I am reading an excellent book at Steven’s suggestion: Selling Spirituality: The silent takeover of religion, by Jeremy Carrette and Richard King.
The book makes many interesting arguments (and I am only one chapter in so far!), such as pointing out that whilst religion is commonly criticised (in the west) as Marx’s ‘opiate of the masses’, there has (until recently at least) been relatively little criticism of the ideological institutions and practices of forms of corporate capitalism which present secular ideologies and regimes of thought-control. As well as giving a useful overview of topics such as neoliberalism, colonialism and corporate capitalism for unfamiliar readers, the book presents a persuasive argument that recent forms of western ‘spirituality’ tend to strip out the radical, ethical and social aspects of the religions they are drawn from, and are then sold as consumer products.
I found the following list of features particularly useful. Carrette and King suggest that contemporary forms of spirituality can be categorised in terms of the degree of accommodation or resistance they exhibit to each of these features (and thus each could be conceived as a spectrum). Perhaps advocates of various versions of mindfulness and mindfulness therapies could do well to reflect upon where they are located on each of these features and the implications of that.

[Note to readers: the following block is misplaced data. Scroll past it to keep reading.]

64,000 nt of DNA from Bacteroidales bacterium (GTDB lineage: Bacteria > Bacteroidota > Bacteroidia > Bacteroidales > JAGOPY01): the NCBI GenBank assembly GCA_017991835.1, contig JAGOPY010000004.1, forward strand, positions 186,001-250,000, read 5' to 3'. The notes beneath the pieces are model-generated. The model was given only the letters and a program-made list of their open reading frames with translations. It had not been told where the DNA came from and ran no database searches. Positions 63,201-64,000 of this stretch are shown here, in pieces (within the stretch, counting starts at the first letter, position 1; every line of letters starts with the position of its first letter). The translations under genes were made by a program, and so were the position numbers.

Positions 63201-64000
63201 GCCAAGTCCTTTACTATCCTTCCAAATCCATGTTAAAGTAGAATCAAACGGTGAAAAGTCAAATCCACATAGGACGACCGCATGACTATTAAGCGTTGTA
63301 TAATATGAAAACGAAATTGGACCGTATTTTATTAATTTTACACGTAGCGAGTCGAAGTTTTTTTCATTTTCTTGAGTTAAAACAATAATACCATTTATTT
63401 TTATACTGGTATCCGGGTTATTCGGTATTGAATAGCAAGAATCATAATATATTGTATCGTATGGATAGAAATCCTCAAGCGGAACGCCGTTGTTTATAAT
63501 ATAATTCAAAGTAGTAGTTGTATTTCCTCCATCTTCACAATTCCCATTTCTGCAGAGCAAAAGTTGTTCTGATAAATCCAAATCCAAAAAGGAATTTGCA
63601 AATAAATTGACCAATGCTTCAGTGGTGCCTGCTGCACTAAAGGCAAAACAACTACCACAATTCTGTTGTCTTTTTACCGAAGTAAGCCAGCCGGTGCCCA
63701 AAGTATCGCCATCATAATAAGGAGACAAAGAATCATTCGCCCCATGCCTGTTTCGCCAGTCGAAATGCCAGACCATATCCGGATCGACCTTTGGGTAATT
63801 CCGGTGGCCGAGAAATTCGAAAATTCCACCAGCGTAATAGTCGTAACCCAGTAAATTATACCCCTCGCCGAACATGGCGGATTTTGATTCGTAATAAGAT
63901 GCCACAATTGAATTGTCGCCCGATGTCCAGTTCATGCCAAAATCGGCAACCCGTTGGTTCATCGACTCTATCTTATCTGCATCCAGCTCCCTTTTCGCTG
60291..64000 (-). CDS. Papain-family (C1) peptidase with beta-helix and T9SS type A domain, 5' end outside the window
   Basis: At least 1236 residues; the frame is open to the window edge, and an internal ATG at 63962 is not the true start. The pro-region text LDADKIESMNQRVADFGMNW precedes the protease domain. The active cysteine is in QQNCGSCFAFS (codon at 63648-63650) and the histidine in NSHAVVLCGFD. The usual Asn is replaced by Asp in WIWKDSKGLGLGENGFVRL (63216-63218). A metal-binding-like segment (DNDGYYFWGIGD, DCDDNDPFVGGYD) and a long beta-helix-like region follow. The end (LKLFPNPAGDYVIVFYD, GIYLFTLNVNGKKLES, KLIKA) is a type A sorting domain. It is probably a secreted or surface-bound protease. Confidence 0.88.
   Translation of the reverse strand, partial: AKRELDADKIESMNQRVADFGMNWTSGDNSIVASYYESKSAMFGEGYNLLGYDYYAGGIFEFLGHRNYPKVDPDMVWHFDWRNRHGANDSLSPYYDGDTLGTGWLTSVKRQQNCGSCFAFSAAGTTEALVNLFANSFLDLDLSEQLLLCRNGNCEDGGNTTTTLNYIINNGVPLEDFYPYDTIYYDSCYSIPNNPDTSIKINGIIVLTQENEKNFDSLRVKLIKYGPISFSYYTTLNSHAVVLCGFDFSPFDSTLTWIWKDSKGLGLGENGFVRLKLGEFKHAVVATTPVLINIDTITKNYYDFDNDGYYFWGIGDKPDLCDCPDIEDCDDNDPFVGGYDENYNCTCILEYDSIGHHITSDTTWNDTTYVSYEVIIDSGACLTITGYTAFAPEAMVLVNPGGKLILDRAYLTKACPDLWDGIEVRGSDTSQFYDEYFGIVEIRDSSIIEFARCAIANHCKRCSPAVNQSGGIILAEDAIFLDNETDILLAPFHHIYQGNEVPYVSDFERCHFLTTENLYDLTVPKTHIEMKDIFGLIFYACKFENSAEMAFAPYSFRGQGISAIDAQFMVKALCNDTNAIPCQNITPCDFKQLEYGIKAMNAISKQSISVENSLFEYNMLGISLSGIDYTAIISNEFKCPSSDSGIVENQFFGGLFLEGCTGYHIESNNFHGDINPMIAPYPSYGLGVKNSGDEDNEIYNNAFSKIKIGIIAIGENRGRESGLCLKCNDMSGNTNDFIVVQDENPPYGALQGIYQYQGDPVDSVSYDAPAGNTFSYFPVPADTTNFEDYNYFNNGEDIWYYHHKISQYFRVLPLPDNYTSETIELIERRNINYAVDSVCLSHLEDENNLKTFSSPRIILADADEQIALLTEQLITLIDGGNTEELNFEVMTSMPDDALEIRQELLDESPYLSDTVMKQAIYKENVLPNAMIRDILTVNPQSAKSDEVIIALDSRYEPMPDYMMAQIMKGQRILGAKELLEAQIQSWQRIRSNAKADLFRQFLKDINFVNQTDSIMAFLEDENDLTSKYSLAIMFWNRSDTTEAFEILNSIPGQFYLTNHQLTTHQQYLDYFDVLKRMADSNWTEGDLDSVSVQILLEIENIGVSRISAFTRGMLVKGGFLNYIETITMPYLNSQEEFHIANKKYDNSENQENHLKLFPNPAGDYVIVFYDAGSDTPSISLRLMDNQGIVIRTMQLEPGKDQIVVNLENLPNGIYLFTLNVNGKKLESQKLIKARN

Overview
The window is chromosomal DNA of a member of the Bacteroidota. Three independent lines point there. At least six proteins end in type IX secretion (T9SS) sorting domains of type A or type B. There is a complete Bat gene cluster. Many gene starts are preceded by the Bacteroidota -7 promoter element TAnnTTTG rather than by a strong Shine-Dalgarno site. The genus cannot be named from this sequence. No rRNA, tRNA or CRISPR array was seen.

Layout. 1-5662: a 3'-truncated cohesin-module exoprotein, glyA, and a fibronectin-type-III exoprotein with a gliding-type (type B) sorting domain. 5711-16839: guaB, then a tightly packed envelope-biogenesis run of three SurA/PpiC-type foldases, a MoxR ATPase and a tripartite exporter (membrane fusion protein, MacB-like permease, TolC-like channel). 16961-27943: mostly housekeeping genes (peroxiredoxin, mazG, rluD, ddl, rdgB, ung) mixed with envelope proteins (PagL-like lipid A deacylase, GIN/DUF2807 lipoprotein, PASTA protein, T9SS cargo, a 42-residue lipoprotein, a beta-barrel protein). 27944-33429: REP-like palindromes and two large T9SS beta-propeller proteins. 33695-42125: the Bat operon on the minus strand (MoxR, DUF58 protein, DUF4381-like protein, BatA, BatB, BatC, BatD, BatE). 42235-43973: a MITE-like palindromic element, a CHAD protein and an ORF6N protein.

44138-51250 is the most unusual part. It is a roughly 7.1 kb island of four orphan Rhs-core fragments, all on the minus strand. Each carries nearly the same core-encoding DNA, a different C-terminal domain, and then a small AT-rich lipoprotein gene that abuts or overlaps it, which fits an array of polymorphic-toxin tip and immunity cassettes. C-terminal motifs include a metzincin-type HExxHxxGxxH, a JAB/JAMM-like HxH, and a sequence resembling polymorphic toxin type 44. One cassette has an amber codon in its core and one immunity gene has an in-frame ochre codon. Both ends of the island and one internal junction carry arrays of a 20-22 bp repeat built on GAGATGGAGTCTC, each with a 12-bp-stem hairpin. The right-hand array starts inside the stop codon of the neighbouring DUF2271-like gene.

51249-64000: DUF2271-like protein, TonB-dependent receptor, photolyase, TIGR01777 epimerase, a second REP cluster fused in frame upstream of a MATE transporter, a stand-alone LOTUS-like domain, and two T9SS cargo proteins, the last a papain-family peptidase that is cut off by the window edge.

‘1. Atomisation: the individualisation of responsibility with no consideration of society.
2. Self-interest: an ethic of self-interest that sees profit as the primary motivation for human action.
3. Corporatism: placing corporate (not community) success above welfare and job security of employees.
4. Utilitarianism: treating others as means rather than ends (e.g. seeing humans as consumers to be persuaded, other businesses as competitors to be overcome, or employees as resources to be used).
5. Consumerism: the promotion of unrestrained desire-fulfilment as the key to happiness.
6. Quietism: tacit or overt acceptance of the inevitability of social injustice rather than a wish to overcome it.
7. Political myopia: a claim to political neutrality – the refusal to see the political dimensions of ‘spirituality’.
8. Thought-control/accommodationism: use of psych-physical techniques, described in terms of ‘personal development’, that seek to pacify feelings of anxiety and disquiet at the individual level rather than seeking to challenge the social, political and economic inequalities that cause such distress.’
Carrette, J. & King, R. (2005). Selling Spirituality: The silent takeover of religion. London: Routledge. p.21